Evidence Options
Be sure to submit the type and number of pieces of evidence specified below.
Category: Preparation and Planning

Submit the evidence listed below to demonstrate your effective and consistent preparation and planning for elementary science instruction.

Lesson Plan:

Submit lesson plan(s) that provides evidence of: ❏ Identifying attributes of an accepting and safe environment for learning that:

  • Identifies and supports diverse cultures and experiences in scientific discourse
  • Focuses on student sensemaking
  • Maintains a safe physical environment ❏ Developing aspects of teaching with effective three-dimensional instruction that:
  • Supports students’ use of the science and engineering practices, crosscutting concepts, and disciplinary core ideas to gather, reason, and communicate their understanding by
    • Using DCI(s) from the following list: LS1.A, LS3.A, LS3.B, PS2.A, PS2.B, ESS2.E, ESS3.B, ESS3.C
    • Using the SEPs planning and carrying out investigations and asking questions
  • Integrates literacy skills that develop authentic science communication.
  • Supports the development of students’ skills to gather information, reason from evidence, and communicate ideas to create useful and accurate scientific models, explanations, and arguments.
  • Models and designs instruction (e.g., lessons/episodes/units/progressions/storylines) that demonstrates the progression of student sensemaking from experience to experience.

Cite appropriate sources for the science discipline that were used to inform lesson design. See the Resources section below for examples of sources to cite.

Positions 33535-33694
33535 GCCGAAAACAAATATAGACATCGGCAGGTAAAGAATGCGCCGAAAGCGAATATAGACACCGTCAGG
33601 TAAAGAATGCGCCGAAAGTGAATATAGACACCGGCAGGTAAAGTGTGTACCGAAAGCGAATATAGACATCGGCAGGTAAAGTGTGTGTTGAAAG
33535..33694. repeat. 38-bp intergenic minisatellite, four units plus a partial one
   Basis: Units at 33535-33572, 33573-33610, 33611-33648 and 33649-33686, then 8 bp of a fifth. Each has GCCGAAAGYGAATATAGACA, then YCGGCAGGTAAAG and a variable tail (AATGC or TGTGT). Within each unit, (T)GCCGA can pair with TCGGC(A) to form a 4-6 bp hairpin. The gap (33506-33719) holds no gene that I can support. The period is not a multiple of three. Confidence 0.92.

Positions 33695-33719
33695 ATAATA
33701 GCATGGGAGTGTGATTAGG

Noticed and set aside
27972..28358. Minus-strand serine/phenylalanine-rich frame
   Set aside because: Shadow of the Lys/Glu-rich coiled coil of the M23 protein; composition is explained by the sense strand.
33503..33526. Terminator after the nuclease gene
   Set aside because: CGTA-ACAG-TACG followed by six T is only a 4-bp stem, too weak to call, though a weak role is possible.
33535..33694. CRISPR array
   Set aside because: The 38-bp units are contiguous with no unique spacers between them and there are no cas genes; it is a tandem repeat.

Category: Implementation

Submit the evidence listed below to demonstrate your effective and consistent implementation of appropriate pedagogical practices for elementary science instruction.

Student Work:

Submit assessments and student work samples (up to 5 for each of the first three bullet points) along with a written discussion that: ❏ Delineates the three dimensions of science instruction embedded within the instructional sequence. ❏ Demonstrates student sense-making using all three dimensions throughout the instructional sequence. ❏ Analyzes through student work sample and assessment evidence on the effectiveness of the instruction to support student sensemaking in all three dimensions. ❏ Provides possible ways to improve future instruction.


Review Criteria

Criterion 1: Evidence demonstrates educator plans instruction that includes attributes of accepting and safe environments.

Criterion 2: Evidence demonstrates educator develops effective three-dimensional instruction that integrates authentic literacy skills, develops through a gather, reason, and communicate framework, and supports student sensemaking.

Criterion 3: Evidence demonstrates educator accurately reflects upon (a) elements of three-dimensional instruction embedded in assessments, (b) experiences that scaffold student sensemaking of the disciplinary core ideas using the crosscutting concepts and science and engineering practices, (c) effectiveness of instruction in supporting student sensemaking, and (d) possibilities for improvement to instructional design for the future.